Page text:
FILM Clad only in a dingy T-shirt and tighty-whities, with an overgrown beard and a hollow look of defeat in his eyes, shut-in Ian (Adrian DiGiovanni) spends his days channel-surfing and plotting ways to commit suicide. When his beloved vintage TV (“His name was Kent,” he tells the camera, in the first of many direct addresses) fizzles, smokes, and goes dark, he finally takes action.
But after he’s lurched off the couch and dumped enough household chemicals into his bathtub to kill several hundred depressed agoraphobics, he falls and hits his head. When he wakes up some time later, groggy and bleeding from the mouth, he realizes his grimy bathroom has a new inhabitant: a talking pile of mold that immediately starts spouting Tony Robbins-like encouragement at our sad-sack hero.
A lot happens in the opening act of first-time feature director Don Thacker’s Motivational Growth. Delightfully, and sometimes gruesomely, the rest of the film keeps pace, even though we never leave Ian’s apartment. Unwelcome visitors (a wacked-out TV repairman; a snarky delivery girl; Ian’s angry landlord) and a series of surreal hallucinations, in which Ian imagines he’s appearing in the shows he used to watch on Kent’s screen (the best one: an alien buddy-cop drama that looks straight outta Troma), are troubling — though the pretty neighbor he glimpses through his apartment peephole offers brief moments of relief.
But Ian’s main focus, of course, is Motivational Growth‘s title character (voiced with purring bravado by the great Jeffrey Combs). The mold — it insists on referring to itself in the third person — looks like a Krofft Superstar Hour prop that fell into a sewage tank; it has barely-discernable features beyond an expressive mouth that never stops talking (and “when the mold talks, you listen,” it says, sternly). Though the mold encourages Ian — who hasn’t left his apartment in over a year, to tidy up and set a course for “Successville” — there’s also something undeniably sinister about Ian’s increasingly bossy new buddy.
With its pleasingly retro vibe, including a bleep-blorp video game-y soundtrack, Motivational Growth is quirky without getting in your face about it — though it may inspire you to rush home and scrub every inch of your bathroom. It’s a high point in the 10th annual Another Hole in the Head Film Festival, produced by SF IndieFest and stuffed tighter than a turducken with indie horror, sci-fi, and fantasy flicks.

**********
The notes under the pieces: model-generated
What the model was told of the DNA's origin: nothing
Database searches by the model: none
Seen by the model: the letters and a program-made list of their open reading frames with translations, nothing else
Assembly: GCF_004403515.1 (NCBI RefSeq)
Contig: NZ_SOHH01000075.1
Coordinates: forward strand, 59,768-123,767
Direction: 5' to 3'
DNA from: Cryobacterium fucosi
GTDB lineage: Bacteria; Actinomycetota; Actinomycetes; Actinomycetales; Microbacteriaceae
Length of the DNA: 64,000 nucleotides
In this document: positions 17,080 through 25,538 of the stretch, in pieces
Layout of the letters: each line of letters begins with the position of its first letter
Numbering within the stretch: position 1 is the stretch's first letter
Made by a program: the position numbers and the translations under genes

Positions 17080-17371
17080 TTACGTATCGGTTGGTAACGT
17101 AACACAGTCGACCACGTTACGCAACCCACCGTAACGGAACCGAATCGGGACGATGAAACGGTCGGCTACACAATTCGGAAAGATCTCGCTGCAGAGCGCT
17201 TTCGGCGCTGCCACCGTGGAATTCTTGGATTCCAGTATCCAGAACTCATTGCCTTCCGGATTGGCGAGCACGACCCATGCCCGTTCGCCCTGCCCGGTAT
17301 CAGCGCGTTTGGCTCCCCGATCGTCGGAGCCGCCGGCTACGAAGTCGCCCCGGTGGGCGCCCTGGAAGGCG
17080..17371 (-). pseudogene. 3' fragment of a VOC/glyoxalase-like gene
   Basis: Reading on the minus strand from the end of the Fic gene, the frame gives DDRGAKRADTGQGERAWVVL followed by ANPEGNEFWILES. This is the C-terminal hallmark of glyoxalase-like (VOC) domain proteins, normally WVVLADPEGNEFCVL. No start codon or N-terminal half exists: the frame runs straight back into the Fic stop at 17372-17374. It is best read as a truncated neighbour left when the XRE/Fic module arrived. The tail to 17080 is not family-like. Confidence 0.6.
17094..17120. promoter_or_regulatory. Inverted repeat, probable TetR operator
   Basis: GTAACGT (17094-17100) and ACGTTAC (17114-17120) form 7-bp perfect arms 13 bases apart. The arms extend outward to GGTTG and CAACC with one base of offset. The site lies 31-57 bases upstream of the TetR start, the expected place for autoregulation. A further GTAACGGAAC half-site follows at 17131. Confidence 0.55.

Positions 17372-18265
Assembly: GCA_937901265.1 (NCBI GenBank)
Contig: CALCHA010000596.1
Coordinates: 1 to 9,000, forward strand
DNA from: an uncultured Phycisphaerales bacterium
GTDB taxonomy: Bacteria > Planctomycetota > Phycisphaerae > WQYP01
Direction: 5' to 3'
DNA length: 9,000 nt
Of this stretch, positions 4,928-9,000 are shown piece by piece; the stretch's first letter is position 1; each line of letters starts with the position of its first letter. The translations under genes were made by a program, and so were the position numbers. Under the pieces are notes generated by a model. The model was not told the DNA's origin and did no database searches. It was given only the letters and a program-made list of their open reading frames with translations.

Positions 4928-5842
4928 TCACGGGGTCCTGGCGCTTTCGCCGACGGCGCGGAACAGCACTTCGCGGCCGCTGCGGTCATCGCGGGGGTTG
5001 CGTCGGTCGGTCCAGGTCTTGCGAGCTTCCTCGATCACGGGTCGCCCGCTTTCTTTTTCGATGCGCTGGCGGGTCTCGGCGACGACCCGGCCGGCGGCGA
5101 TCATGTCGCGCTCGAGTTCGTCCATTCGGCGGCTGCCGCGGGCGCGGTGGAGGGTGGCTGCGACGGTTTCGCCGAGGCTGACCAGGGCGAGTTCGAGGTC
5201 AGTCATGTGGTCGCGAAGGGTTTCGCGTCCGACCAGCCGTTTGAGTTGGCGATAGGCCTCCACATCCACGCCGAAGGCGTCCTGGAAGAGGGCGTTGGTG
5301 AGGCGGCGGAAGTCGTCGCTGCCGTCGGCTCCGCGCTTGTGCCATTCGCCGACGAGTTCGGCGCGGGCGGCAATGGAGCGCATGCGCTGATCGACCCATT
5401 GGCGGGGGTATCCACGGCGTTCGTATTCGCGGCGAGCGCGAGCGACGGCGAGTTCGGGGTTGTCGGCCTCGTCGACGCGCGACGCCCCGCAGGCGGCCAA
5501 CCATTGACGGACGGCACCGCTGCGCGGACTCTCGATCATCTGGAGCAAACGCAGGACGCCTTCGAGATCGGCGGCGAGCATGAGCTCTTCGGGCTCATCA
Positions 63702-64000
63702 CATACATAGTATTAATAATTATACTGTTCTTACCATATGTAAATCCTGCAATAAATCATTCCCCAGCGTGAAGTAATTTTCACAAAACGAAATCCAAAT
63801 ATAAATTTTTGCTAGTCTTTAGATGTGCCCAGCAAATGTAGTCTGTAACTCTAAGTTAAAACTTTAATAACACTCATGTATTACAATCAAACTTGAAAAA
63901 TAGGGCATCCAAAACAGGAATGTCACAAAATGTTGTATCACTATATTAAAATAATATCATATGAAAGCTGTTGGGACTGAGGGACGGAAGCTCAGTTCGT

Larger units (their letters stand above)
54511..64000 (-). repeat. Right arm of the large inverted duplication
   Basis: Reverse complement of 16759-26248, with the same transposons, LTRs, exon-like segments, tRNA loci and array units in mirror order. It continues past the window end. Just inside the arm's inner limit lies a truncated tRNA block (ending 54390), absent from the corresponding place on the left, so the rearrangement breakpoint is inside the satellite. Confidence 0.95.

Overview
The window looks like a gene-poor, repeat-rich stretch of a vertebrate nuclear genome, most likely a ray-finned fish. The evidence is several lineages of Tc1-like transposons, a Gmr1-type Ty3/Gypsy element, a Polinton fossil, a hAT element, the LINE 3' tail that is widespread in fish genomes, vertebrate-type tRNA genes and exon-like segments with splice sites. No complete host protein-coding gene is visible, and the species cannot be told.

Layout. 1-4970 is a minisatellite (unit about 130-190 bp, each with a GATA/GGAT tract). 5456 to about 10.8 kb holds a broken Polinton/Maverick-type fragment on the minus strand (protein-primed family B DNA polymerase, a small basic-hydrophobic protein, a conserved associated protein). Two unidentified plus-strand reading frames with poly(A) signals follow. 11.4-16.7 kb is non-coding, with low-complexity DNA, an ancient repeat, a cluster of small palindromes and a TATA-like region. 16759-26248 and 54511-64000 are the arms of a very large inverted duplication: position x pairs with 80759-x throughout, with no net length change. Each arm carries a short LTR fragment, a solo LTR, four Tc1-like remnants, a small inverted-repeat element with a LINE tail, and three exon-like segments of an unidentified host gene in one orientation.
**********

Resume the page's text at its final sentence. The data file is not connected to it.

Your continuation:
The fest offers a sprinkling of classics (for all you Room 237 obsessives out there, it features screenings of both 1980’s The Shining and projection-booth stunt “The Shining Forwards and Backwards” — talk about a labyrinth). But mostly, it’s a showcase of new films that might be having their only local theatrical screenings, including several intriguing imports.
Billed as the Philippines’ first-ever indie zombie movie, T.A. Aderto’s The Grave Bandits has a few major flaws, including an overload of bodily-function jokes and some of the worst mad-scientist acting ever captured on film. But its young leads — particularly Marti Sandino San Juan as the slingshot-wielding Peewee — and some gushing gore effects mitigate most of The Grave Bandits‘ more unfortunate elements.
The premise: Two scrappy ragamuffins (Peewee and his slightly older buddy, played by Ronald Pacifico) make their living robbing corpses, a survival strategy that makes them unpopular enough to be chased by angry mobs. They’re able to steal a small boat and escape to one of the country’s tiny islands — unluckily, it happens to be the same place a gang of pirates acted the wrong way around a giant gemstone tainted by “an alien virus, dormant for over 100 years.” Ergo, a new angry mob to evade — one made up of flesh-ripping zombies.
Elsewhere among the international selections is French Canadian filmmaker Renaud Gauthier’s Discopath. The writer-director is clearly a fan of cult-horror nasties — 1980’s Maniac and 1979’s Don’t Go in the House, and to a lesser extent 1977’s Suspiria, seem to have influenced this stylish, self-assured creepfest. After witnessing a terrible tragedy as a child, shy loner Duane (Jeremie Earp) can’t stand music, particularly that newfangled genre called disco. For whatever reason, he agrees to go to a dance club with a girl he’s just met — with disastrously bloody results. Fast-forward a few years, and he’s fled New York City for Montreal. Living under a fake name, he’s working as a handyman at a Catholic girl’s school and wearing hearing aids that mute out the dreaded sound of music (insert your own “Disco sucks!” joke here).
But once a psychopath, always a psychopath, and heads soon start rolling (and spinning on turntables, in fact). If Discopath‘s plot is familiar to the point of homage, its synth-scored commitment to detail reaches exceptional heights: period-perfect clothes, cars, tabloid newspapers, décor (including a giant remote control that Motivational Growth‘s Ian would covet), and carefully-calibrated amounts of garbage scattered on NYC’s Me Decade sidewalks. *
ANOTHER HOLE IN THE HEAD FILM FESTIVAL
Nov 29-Dec 12, $12
Balboa Theater, 3630 Balboa, SF
New People Cinema, 1746 Post, SF